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Build kernel from source and boot to Ubuntu using L4T (Linux for Tegra) rootfs

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By yahoo2016, Senior Member on 19th December 2015, 08:47 PM
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20th December 2015, 06:33 PM |#11  
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Originally Posted by yahoo2016

I like my Tegra K1 based Chromebook CB5, it's truly double boot (Ctl U for external Ubuntu and Ctl D for stock ChromeOs). I'll not even consider an overpriced Pixel C which does not have SD slot or USB 3 port or HDMI port. Shield TV is much better than Pixel C for hacking. I'll look into multiRom for shield, I got impression it failed to build for arm64.

uhms, i meant, that now that the pixel c is out, more people will develop for it and we can use their work/cooperate
 
 
20th December 2015, 06:43 PM |#12  
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Originally Posted by crnkoj

uhms, i meant, that now that the pixel c is out, more people will develop for it and we can use their work/cooperate

I also keep tracking of Jetson TX1 board, people are trying to install Android for TX1s (they did for TK1). I'm trying to understand how boot loaders were installed to new Tegra devices. I flashed boot loader to my Jetson Tk1 using nvidia flash script many times.
20th December 2015, 06:49 PM |#13  
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Originally Posted by yahoo2016

I also keep tracking of Jetson TX1 board, people are trying to install Android for TX1s (they did for TK1). I'm trying to understand how boot loaders were installed to new Tegra devices. I flashed boot loader to my Jetson Tk1 using nvidia flash script many times.

yeah cuz TK1 is a developer board and its open, the shield is a consumer devie and if you wish to use nvflash you need the SBK key - securebootkey, which nvidia wont give out, thats a given
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20th December 2015, 09:23 PM |#14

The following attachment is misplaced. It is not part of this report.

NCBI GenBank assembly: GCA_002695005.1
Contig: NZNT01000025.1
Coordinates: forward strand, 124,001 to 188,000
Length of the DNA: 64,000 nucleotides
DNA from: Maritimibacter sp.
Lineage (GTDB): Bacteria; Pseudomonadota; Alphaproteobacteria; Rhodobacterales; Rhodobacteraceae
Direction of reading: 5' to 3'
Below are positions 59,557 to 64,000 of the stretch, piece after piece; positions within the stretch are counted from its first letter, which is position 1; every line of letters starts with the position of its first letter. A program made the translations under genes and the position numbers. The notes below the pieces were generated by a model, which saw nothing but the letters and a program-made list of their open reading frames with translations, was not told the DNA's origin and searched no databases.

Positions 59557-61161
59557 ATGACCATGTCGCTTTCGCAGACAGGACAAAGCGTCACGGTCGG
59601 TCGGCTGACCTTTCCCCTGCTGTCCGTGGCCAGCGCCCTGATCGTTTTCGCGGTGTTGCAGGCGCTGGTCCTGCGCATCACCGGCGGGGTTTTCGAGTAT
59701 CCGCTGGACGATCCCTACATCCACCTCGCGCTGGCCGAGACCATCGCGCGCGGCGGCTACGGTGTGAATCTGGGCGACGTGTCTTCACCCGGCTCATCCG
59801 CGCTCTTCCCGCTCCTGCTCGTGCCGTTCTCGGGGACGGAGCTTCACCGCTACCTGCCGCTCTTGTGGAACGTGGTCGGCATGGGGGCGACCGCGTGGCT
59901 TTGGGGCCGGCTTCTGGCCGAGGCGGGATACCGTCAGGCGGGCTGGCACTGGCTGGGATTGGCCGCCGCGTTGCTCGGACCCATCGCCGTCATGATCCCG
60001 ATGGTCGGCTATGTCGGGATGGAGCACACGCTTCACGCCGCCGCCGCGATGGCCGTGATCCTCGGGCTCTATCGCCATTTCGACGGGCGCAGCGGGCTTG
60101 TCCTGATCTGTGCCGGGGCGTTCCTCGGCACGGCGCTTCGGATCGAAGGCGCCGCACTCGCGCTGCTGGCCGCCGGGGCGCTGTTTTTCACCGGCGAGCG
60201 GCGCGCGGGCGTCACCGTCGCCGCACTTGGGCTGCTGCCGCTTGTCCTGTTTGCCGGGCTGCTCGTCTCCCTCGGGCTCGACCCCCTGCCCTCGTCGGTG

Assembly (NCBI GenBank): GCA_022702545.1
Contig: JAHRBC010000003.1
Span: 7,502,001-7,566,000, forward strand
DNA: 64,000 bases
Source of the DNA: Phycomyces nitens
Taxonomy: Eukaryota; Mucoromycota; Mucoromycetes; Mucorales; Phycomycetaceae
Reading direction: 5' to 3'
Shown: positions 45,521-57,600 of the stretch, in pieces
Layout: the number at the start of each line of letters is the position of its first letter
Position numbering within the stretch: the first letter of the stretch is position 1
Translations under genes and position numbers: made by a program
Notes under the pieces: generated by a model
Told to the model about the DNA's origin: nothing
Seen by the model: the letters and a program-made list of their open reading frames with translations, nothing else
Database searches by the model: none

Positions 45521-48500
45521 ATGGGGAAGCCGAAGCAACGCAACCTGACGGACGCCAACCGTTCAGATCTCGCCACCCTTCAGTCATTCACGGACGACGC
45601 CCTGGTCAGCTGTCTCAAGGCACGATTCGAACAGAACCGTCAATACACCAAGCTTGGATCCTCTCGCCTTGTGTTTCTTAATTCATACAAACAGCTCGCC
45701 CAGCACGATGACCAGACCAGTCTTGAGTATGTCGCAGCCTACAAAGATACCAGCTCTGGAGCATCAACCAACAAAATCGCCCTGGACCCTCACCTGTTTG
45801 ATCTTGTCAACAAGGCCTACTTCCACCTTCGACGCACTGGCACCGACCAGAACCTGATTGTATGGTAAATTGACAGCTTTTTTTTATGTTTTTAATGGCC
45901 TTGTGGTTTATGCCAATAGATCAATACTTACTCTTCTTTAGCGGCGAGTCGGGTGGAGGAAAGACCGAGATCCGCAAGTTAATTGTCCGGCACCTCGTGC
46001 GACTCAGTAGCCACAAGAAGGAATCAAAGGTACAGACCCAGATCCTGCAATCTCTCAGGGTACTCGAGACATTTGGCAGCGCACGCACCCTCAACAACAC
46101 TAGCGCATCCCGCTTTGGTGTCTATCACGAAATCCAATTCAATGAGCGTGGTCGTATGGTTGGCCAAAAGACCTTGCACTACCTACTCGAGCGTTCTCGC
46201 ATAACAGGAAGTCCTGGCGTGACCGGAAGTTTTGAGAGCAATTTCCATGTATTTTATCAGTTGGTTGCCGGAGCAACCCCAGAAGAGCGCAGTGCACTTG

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Originally Posted by crnkoj

yeah cuz TK1 is a developer board and its open, the shield is a consumer devie and if you wish to use nvflash you need the SBK key - securebootkey, which nvidia wont give out, thats a given

That's what I read from other thread that Nvidia broke their boot loader through OTA update, has not fixed the issue and won't give out the SBK - securebootkey.

I have to read more about SBK. I found the following from Nvidia are interesting:

http://http.download.nvidia.com/tegr...boot-flow.html

http://http.download.nvidia.com/tegr...-overview.html
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20th December 2015, 10:56 PM |#15  
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The kernel built should be able to boot L4T or archLinux rootfs. The following are steps to download and configure L4T rootfs for Shield TV:
************************************************** ********************************

2. Untar the files and assemble the rootfs:

sudo tar xpf Tegra210_Linux_R23.1.1_armhf.tbz2
cd Linux_for_Tegra/rootfs/
sudo tar xpf ../../Tegra_Linux_Sample-Root-Filesystem_R23.1.1_armhf.tbz2
cd ../
sudo ./apply_binaries.sh
************************************************** *************

First time trying to build an rootfs image here, I probably did it wrong since the screen went dark right after booting and never go anywhere.
I followed OP's steps to build L4T rootfs. Then under Linux_for_Tegra/rootfs, I did
find ./ | cpio -H newc -o > ../rootfs.img
Then I dumped the image to my sd card:
dd if=../rootfs.img of=/dev/mmcblk0 bs=4194304 oflag=sync

Can anyone point out the correct way of making a L4T image? Many Thanks!
20th December 2015, 11:16 PM |#16  
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Originally Posted by serige

First time trying to build an rootfs image here, I probably did it wrong since the screen went dark right after booting and never go anywhere.
I followed OP's steps to build L4T rootfs. Then under Linux_for_Tegra/rootfs, I did
find ./ | cpio -H newc -o > ../rootfs.img
Then I dumped the image to my sd card:
dd if=../rootfs.img of=/dev/mmcblk0 bs=4194304 oflag=sync

Can anyone point out the correct way of making a L4T image? Many Thanks!